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Article
January 13, 1989

Racial Hygiene: Medicine Under the Nazis

JAMA. 1989;261(2):299-300. doi:10.1001/jama.1989.03420020155053

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Abstract

The circumstances surrounding Drew's death after an automobile accident and the multiple efforts to disseminate the truth surrounding this event are tenaciously confirmed by the author after interviewing innumerable witnesses and participants. Drew's untimely death occurred after World War II when black martyrs were needed. Despite detailed confirmation by those in attendance who unsuccessfully managed Drew's multiple fatal injuries, the myth [that he was denied proper treatment because of his race] lingers.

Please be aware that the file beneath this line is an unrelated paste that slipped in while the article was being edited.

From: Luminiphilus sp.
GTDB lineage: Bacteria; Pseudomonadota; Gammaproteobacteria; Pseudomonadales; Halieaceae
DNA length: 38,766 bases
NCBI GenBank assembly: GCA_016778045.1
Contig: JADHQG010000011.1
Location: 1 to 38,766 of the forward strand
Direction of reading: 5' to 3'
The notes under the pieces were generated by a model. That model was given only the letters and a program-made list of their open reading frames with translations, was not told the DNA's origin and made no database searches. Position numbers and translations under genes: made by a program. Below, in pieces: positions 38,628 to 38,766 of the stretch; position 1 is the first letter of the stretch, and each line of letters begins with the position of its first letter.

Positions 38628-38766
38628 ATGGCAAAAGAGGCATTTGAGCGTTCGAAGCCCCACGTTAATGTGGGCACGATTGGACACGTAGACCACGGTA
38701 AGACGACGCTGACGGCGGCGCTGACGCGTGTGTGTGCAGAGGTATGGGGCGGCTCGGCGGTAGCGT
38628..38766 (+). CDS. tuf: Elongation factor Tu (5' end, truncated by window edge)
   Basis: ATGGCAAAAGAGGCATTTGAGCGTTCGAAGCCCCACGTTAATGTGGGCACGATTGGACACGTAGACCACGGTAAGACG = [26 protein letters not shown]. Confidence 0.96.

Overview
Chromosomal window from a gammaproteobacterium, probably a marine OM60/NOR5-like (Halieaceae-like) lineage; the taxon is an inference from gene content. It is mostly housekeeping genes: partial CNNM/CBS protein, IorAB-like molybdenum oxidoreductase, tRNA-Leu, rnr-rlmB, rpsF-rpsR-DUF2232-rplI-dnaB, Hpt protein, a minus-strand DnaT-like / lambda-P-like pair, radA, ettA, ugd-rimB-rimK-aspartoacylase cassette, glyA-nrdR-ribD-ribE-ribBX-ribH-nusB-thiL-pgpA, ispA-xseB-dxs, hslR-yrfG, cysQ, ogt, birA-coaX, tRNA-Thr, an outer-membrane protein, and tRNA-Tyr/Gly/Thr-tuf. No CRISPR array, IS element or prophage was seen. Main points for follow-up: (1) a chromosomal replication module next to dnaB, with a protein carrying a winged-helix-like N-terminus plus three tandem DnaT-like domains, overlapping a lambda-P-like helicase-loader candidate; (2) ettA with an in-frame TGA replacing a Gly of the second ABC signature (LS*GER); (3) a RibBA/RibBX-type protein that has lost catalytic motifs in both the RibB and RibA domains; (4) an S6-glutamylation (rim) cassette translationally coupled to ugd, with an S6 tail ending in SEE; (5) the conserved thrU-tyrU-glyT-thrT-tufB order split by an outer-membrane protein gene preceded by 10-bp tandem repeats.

Finally, the humanist side of Charles Drew, who exerted a magnetic effect on those who interfaced with him at multiple professional and social levels, is graphically portrayed in his letters to his wife, Lenore. His love of Lenore provided the opportunity in his moments of loneliness at Columbia to bare his soul to her. The penetrating and descriptive nature of the man is reflected in these letters as compassionate and visionary. The letters made me (as a surgeon)

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